Abstract:
Alternating current systems employing single-frequency sinusoidal waveforms render optimal
service when the currents in that system are also sinusoidal and have a fixed phase relationship to
the voltages that drive them. Under unity- power factor conditions, the currents are in phase with
the voltages and optimal net-energy transfer takes place under minimum loading conditions, i.e.
with the lowest effective values of current and voltage in the system.
The above conditions were realised in the earlier years, because supply authorities generated
50 Hz sinusoidal voltages and consumers drew 50 Hz sinusoidal currents with fixed phase
relationships to these voltages. Static and rotating electrical equipment like transformers, motors,
heating and lighting equipment were equally compatible with this requirement and well-behaved
AC networks were more the rule than the exception. The fact that three-phase systems conveyed
the bulk of the power from one topographical location to the next did not constrain the utilisation
of that concept at all, even though poly-phase transmission systems were necessary to increase
the economy of transmission and to furnish non-pulsating power transfer. Also, additional theory
had to be developed to handle unbalanced conditions in these multi-phase systems and to take
care of complex network analysis and fault conditions.
Difficulties begin to manifest themselves when equipment not meeting these requirements is
connected to the network and when the currents it draws are not sinusoidal. An increasing
number of applications demand DC-voltage supplies from which DC-currents are to be drawn.
Because power transmission is carried out by means of AC networks, the DC is furnished by
converting or rectifying the AC-supply. Power-electronic circuits, of which the R 2P2 power
supplies the AEC employs are no exception, employ line-commutated AC/DC converters in their
front-ends, and fall into that category.
Although these line-commutated, phase-controlled AC/DC converters are capable of handling
giga-watt power levels, line-frequency commutation causes the currents they draw on the AC-side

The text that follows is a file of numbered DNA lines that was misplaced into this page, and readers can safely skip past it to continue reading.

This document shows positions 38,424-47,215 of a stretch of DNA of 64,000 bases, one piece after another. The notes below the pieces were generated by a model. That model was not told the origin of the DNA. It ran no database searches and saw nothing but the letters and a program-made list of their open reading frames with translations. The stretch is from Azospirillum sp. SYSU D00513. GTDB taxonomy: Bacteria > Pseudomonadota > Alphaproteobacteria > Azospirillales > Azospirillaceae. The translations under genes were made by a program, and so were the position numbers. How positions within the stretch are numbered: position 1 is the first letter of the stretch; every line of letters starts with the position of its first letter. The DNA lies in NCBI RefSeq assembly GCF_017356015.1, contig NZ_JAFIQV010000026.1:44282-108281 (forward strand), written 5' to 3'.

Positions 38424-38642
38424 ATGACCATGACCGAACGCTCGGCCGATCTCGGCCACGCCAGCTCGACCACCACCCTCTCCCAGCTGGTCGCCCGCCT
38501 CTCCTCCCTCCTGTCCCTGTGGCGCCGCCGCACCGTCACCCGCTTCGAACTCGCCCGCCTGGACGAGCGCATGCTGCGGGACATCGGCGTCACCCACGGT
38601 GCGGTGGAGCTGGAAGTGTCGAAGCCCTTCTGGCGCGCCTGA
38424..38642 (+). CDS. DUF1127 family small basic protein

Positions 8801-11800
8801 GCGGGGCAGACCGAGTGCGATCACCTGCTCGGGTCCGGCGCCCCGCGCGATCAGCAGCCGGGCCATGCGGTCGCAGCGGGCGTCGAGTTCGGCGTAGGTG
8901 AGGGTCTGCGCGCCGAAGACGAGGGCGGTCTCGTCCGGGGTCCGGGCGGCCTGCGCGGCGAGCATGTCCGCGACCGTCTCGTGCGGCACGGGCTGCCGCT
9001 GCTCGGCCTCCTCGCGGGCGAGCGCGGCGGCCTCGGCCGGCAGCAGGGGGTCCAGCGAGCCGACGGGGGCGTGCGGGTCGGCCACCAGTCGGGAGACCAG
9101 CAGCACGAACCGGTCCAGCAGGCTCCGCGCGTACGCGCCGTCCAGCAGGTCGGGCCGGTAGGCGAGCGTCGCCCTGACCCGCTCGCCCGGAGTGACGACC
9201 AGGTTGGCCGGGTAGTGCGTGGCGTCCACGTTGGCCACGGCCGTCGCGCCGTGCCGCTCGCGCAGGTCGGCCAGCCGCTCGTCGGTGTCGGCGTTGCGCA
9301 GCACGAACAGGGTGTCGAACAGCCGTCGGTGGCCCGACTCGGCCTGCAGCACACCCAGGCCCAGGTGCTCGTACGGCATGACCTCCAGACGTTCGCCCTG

to be distorted, even though still to be periodic. These non-sinusoidal currents, drawn from the
source, along the transmission lines and through other distribution system immittances, also give
rise to non-sinusoidal voltage drops between the source and the load, which results in distorted
voltage waveforms at other nodes and at the load.
Harmonic penetration studies are essential to evaluate the performance of transmission systems in
the presence of current distortion sources. These sources do not only bring about voltage
distortion within the confines of their own borders, but extend their influence outside into those of
other consumers as well. Supplyutilities are wary of the distortion introduced into their networks
by consumers and initial recommendations have now given way to rigid standards for curbing
harmonic pollution by consumers
Because conventional steady-state alternating current circuit theory fails in the presence of
distortion there are only two ways in which harmonic penetration studies can be carried out.
Numerical integration methods are mandatory in the study of transient performance of electrical
networks during switching and similar occurrences, but become cumbersome when the networks
contain more than just a few nodes and are impossible to use when several tens or hundreds of
nodes are encountered. Fortunately, harmonic penetration studies can be confined to steady-state
operating conditions in a network in which voltages and currents are distorted but remain periodic
and are therefore Fourier transformable.
When viewed in the frequency-domain, non-sinusoidal but periodic current and voltage
waveforms can be represented by discrete frequency spectra. Frequency-domain analysis offers a
number of advantages. From the frequency-domain point of view, distortion can be quantified in
terms of complex phasor values of voltages and currents at discrete harmonic frequencies that
individually lend themselves to conventional circuit theory, permitting calculations to be carried
out in extensive networks. Solutions that apply to these individual harmonic frequencies can then
be summated across the spectrum to furnish aggregate or joint parameters of currents, voltages
and powers and can also be transformed back into the time-domain for the reconstruction of the
relevant time-dependent waveforms.
Both the frequency and time-domain waveforms, of voltage and current, constructed in the above
manner are concise and convey the same numerical information. When attempting, however, to
quantify the circuit behaviour in terms of the classical definitions of active, reactive and apparent
power, it is soon discovered that different definitions are possible. The different definitions,
unfortunately, lead to divergent results and it is impossible to assess the utility of each different
theory on a general basis. Only by applying the different theories in dedicated measurements, can
their relative worth be established in terms of specific circumstances. That is the main theme of
this dissertation.